We continue our re-publishing of previous posts chronicling the miraculous unfolding of events that took place at Lourdes in 1858. For an introduction to the series, see here. Our Lady of Lourdes, pray for us!
On March 4, 1858, Our Lady of Lourdes appeared to Saint Bernadette for the fifteenth time, marking the end of the original promise Bernadette made to return to the grotto every day for a fortnight. Throughout the first fifteen visitations, the Blessed Virgin brought a message of prayer, penance, poverty, and participation to all people, through the most unlikely of messengers, Bernadette Soubirous. Through these posts, we continue our journey with Saint Bernadette as we encounter Our Blessed Mother through her eyes, memories, and words. The first fourteen visitations occurred in February and March 1858 (February 11, 14, 18, 19, 20, 21, 23, 24, 25, 27, 28, and March 1, 2, and 3). Our Lady of Lourdes implored us all, saying, “Penance, Penance, Penance. Pray to God for sinners.” Our Blessed Mother further invited Bernadette to drink and bathe in the muddy water of the grotto, after which a clear flowing spring came forth where none had existed before. Our Lady of Lourdes commanded, “Go drink in the spring and wash yourself there,” something that faithful pilgrims continue to do each day. (For personal reflections on my experience at Lourdes, see here, here, and here).
Bernadette returned to the grotto on March 4, the last day of the fortnight she had promised to aquero, and was surprised to find a crowd of 7,000 people waiting to see what would happen. As she knelt in the grotto praying her Rosary, lit blessed candle burning in her hand, the Blessed Mother appeared. Bernadette finished her Rosary, kissed the ground as penance for sinner, drank and washed in the spring, and only then dared asked the beautiful lady for her name. Again, the Blessed Mother simply smiled in return, a lovely, peaceful smile. Bernadette requested that the rosebush be made to bloom, receiving a similar smile. And then the lady disappeared, without a miracle, without a great sign, without the proof requested by Father Payramale.
aquero, she reported not feeling the urge and longing to return to the grotto. Instead, she focused her attention on preparing for her First Communion, struggling to learn the Catechism. Father Payramale, believing that her childish foolishness was behind her, gratefully instructed her.
It would not be until the 25th of March, on the feast of the Annunciation, that Bernadette would be drawn back to the grotto. On that day, Our Blessed Mother revealed her true identity to Bernadette, removing any doubt of the miraculous occurrences at Lourdes.
With you, Bernadette
With you, Bernadette, we will go to our rendez-vous at Massabielle to contemplate Mary “full of grace,” and to hear her say to us, “Do what He tell you!”
With you, Bernadette, we will reply, “I promise to do so.”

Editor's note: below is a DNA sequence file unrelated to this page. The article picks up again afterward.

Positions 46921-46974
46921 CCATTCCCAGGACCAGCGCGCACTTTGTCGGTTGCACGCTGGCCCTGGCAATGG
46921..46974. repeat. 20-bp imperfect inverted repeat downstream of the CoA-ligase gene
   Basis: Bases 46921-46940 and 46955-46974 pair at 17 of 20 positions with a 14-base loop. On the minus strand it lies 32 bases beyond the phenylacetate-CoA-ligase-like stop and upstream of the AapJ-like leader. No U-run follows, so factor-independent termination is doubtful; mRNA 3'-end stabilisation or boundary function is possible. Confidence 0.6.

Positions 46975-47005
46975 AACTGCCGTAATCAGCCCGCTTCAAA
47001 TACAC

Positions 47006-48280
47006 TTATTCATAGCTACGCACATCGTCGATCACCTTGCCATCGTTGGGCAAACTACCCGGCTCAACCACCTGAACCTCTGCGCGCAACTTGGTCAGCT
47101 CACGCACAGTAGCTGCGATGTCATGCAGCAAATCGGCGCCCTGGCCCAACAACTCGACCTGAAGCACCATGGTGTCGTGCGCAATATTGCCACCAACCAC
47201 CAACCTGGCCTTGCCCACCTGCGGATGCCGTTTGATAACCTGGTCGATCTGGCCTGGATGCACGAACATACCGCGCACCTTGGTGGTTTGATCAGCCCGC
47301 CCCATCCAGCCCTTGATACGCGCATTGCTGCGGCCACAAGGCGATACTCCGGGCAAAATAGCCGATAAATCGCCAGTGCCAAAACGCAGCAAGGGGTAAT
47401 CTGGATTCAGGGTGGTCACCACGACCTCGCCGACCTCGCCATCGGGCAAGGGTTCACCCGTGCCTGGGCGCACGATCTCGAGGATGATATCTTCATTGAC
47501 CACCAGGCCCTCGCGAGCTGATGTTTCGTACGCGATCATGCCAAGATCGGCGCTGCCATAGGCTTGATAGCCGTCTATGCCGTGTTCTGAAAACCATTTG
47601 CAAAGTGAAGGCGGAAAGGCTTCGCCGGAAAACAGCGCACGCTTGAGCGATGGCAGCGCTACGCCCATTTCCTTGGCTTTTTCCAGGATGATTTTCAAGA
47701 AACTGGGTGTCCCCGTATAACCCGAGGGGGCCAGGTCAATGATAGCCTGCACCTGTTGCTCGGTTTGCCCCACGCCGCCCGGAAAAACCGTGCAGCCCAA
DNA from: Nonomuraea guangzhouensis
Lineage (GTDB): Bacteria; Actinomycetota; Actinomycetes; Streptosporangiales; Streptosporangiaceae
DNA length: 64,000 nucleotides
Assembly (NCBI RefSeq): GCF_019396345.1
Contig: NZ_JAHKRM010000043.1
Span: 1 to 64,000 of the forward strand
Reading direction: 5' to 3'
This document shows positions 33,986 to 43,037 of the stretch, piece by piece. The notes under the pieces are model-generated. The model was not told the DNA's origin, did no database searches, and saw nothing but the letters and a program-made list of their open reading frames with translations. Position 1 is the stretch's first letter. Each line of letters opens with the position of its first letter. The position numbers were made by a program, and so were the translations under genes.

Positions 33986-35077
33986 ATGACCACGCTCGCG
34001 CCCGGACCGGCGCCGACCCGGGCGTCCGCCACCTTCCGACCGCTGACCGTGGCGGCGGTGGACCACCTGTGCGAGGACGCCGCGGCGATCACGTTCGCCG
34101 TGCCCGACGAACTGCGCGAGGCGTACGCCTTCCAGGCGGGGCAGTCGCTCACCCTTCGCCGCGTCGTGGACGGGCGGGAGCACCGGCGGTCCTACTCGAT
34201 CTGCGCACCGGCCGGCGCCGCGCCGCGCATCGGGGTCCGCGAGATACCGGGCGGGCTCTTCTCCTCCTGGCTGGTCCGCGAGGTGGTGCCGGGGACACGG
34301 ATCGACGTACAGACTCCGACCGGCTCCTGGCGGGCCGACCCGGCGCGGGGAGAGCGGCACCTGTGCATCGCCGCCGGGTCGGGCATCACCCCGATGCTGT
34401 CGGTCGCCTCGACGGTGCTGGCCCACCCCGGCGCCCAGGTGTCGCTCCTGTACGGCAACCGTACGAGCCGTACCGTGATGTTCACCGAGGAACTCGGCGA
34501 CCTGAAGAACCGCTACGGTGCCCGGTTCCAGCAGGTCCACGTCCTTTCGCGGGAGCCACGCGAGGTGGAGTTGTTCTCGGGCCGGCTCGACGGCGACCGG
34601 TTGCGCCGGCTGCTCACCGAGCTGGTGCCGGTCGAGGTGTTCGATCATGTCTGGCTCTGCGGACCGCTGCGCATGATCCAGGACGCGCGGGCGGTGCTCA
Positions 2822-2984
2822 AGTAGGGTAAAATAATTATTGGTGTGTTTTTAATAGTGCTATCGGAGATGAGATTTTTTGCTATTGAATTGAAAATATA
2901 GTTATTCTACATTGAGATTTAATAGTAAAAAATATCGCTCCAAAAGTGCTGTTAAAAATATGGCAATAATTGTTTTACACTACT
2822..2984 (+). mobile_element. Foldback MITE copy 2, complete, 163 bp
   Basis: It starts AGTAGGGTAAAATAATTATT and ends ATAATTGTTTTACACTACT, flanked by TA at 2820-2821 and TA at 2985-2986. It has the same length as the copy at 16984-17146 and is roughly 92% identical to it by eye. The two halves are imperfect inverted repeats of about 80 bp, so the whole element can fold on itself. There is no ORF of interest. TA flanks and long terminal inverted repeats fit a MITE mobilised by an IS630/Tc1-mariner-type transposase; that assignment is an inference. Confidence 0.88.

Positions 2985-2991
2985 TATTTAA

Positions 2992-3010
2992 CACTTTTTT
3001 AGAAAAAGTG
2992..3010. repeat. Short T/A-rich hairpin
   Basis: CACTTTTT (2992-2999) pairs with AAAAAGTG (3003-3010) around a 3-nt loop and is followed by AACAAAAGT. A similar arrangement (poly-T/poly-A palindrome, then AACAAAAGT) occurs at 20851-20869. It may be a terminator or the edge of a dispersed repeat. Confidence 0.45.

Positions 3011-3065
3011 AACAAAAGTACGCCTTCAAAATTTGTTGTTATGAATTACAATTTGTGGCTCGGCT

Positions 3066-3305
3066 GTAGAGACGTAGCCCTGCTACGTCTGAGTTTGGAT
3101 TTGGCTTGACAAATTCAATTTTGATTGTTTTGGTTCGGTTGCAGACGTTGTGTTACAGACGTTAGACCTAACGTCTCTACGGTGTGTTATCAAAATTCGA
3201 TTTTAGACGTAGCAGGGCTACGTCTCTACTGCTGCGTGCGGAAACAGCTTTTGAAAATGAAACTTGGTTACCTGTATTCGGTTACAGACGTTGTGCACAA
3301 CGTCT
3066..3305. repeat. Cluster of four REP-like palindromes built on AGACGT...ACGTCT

With you, Bernadette, we wish to hear again the call to penance, take the road to conversion, and live in evangelical poverty.
With you, Bernadette, we wish to live in humility.
Saint Bernadette, teach us the way of penance.
With you, Bernadette, “crushed like a grain of wheat” we will take up our cross.
We unite our hearts to Jesus’ Passion as we say, “Holy Mary, Mother of God, pray for us, poor sinners.”
Mother of God,
Pray for us sinners now, and at the hour of our death.
O Mary, conceived without sin, pray for us who have recourse to thee.
Our Lady of Lourdes, pray for us!
Saint Bernadette, pray for us!
(Father Michel Baute, Chaplin, Our Lady of Lourdes)
Why pray the Rosary every day for a year?
Each time the Blessed Virgin has appeared-- whether it be to Saint Bernadette Soubirous at Lourdes; to Lucia, Jacinta, and Francisco at Fatima; or to Mariette Beco at Banneux-- she has asserted the importance, saving grace, and power of praying the Holy Rosary on a daily basis. Based upon her words, the Rosary is penance and conversion for sinners, a pathway to peace, an end to war, and a powerful act of faith in Jesus Christ. Pope Paul VI presented the Rosary as a powerful means to reach Christ "not merely with Mary but indeed, insofar as this is possible to us, in the same way as Mary, who is certainly the one who thought about Him more than anyone else has ever done."
To show us how this is done, perhaps no one has been more eloquent than the great Cardinal Newman, who wrote: "The great power of the Rosary consists in the fact that it translates the Creed into Prayer. Of course, the Creed is already in a certain sense a prayer and a great act of homage towards God, but the Rosary brings us to meditate again on the great truth of His life and death, and brings this truth close to our hearts. Even Christians, although they know God, usually fear rather than love Him. The strength of the Rosary lies in the particular manner in which it considers these mysteries, since all our thinking about Christ is intertwined with the thought of His Mother, in the relations between Mother and Son; the Holy Family is presented to us, the home in which God lived His infinite love."
As Mary said at Fatima, "Jesus wants to use you to make Me known and loved. He wishes to establish the devotion to My Immaculate Heart throughout the world. I promise salvation to whoever embraces it; these souls will be dear to God, like flowers put by Me to adorn his throne."